Skopje, 22 January 2020 (MIA) – Slowly but surely, fake news are becoming more and more frequent in citizens’ everyday lives. The internet gives us a palette of information nowadays, but not all of it is credible and true. The most important question asked by any reader is how to become immune against disinformation, fake news, and manipulation.
Darko Buldioski, a digital marketing expert from the New Media Agency, tells MIA that fake news is a complex issue resulting from a series of developments. They’re nothing new, according to him, and he adds that it has existed years before. However, fake news is more accessible and quickly spread today.
“What we see today is a hyper-expansion of fake news and misinformation, because communications channels have become much more accessible, fast, and dynamic, allowing for fake news to spread faster.
It’s fascinating because the traditional power, also known as the information guardians, traditional media that acted as a shield which protected us from fake news, doesn’t have that role anymore, or it’s been severely diminished,” Buldioski says.
According to him, the attention span we dedicate to analyzing a piece of information in a situation where we are exposed to hundreds of thousands of headlines and images is quite low. This is the reason, he believes, it’s so easy to spread fake news, even unintentionally.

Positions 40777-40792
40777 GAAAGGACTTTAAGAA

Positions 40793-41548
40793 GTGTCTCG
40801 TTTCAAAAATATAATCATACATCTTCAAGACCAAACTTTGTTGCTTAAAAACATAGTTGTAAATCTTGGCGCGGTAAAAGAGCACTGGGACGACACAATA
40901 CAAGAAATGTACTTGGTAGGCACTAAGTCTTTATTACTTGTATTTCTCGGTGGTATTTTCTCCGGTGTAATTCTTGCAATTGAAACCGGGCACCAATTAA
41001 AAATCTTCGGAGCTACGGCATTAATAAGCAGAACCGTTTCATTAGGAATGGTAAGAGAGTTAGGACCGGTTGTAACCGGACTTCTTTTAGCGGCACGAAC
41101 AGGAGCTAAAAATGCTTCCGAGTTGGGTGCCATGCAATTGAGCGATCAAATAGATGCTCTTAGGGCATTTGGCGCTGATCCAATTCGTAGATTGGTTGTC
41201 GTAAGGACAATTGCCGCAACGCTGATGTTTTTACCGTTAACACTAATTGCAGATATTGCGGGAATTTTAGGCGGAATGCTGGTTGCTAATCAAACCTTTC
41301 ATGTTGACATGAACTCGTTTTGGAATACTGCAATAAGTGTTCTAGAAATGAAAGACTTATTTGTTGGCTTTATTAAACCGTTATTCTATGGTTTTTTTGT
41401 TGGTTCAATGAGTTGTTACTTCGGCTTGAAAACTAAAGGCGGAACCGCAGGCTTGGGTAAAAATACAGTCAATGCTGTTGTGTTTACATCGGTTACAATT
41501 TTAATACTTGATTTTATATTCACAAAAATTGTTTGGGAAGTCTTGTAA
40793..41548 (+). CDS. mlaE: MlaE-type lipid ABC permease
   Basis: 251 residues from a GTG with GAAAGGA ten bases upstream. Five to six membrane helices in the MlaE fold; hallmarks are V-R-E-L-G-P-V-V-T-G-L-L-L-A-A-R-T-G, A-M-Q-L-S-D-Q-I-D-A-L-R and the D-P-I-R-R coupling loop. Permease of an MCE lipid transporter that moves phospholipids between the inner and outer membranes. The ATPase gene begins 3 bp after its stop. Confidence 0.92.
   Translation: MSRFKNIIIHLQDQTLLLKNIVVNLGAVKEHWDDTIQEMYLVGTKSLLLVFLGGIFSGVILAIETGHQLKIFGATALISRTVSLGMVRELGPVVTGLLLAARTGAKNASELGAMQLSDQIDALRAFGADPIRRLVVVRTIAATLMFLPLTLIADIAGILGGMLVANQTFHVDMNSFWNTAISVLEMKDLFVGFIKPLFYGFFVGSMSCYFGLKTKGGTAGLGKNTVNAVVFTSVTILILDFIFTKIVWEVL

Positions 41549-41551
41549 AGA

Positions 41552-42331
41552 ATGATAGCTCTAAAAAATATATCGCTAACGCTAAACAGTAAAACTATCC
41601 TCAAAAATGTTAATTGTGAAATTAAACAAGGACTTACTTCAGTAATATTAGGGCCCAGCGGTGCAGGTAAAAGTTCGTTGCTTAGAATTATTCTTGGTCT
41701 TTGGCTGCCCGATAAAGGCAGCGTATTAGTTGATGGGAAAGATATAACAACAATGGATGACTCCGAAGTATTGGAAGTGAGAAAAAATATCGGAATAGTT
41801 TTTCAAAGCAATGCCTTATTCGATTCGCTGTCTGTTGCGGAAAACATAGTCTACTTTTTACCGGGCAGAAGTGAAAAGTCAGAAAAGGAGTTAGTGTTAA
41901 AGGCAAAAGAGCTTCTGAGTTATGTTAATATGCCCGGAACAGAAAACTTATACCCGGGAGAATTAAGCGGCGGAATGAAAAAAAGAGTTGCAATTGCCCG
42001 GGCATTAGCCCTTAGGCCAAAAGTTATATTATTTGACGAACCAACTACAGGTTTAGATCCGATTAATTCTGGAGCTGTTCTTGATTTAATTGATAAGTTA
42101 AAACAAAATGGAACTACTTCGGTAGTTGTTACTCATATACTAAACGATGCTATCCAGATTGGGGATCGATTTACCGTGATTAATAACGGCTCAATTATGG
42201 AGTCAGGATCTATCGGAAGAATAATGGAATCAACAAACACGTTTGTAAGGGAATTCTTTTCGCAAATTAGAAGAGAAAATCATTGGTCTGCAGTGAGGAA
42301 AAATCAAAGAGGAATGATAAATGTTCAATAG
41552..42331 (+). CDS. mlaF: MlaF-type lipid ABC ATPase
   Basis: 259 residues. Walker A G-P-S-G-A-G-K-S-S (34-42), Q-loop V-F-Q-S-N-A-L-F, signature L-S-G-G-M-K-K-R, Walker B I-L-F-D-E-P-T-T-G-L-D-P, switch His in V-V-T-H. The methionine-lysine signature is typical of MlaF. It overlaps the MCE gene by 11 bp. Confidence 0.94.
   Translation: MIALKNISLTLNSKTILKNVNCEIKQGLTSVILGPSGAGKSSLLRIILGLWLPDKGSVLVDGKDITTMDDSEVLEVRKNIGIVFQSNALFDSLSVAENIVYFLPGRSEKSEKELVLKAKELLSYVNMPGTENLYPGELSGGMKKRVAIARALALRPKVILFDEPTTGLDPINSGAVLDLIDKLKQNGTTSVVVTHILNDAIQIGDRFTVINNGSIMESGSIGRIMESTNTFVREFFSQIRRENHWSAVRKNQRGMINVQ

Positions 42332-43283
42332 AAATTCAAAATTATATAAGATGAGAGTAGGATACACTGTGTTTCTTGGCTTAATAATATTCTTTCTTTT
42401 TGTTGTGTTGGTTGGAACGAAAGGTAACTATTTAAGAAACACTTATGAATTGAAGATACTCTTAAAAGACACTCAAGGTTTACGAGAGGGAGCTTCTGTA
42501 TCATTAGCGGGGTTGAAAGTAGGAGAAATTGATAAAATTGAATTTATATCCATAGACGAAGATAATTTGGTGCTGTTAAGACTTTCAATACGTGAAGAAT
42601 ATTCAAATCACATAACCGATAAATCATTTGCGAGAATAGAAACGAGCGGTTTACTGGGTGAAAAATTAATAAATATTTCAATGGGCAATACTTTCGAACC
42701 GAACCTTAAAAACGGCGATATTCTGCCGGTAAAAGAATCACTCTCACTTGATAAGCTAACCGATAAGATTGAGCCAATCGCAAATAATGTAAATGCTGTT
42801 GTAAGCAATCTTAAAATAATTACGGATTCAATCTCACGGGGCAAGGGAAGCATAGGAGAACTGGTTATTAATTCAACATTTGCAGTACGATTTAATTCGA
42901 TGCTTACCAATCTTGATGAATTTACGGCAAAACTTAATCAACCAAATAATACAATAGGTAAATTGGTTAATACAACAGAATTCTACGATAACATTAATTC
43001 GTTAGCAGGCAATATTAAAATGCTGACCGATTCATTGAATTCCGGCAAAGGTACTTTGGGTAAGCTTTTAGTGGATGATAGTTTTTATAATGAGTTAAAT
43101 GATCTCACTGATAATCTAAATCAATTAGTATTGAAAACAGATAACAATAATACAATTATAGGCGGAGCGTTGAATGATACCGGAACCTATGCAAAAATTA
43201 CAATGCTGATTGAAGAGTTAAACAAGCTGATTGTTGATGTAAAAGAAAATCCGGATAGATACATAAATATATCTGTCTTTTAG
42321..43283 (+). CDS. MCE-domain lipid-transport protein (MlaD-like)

Disinformation is the tool of propaganda
Buldioski says that disinformation has always been and will always be a tool of propaganda. The difference is disinformation is easily accessible to the public, and thanks to the internet, it’s so much easier for us to witness the misuse of these techniques globally.
“Fake news is a form of news where there is a piece of information that’s entirely made up from scratch.
Disinformation is a series of information that is correct, but they have a certain agenda where they use only part of the overall communication in a given situation, a part that is factually incorrect, thereby changing the communication entirely,” Buldioski adds.
In regards to the creators of fake news, Buldioski says there are different entities with different interests.
“Essentially, fake news is being created by people from Veles, Kumanovo, other regions in North Macedonia and the Balkans, even Russians, who are interested in influencing global politics.
Today, we witness a bunch of different surveys and news stories showing us that there is no political agenda, party or group in many different countries and continents that hasn’t reached for a media capacity allowing them to leak misinformation,” Buldioski says.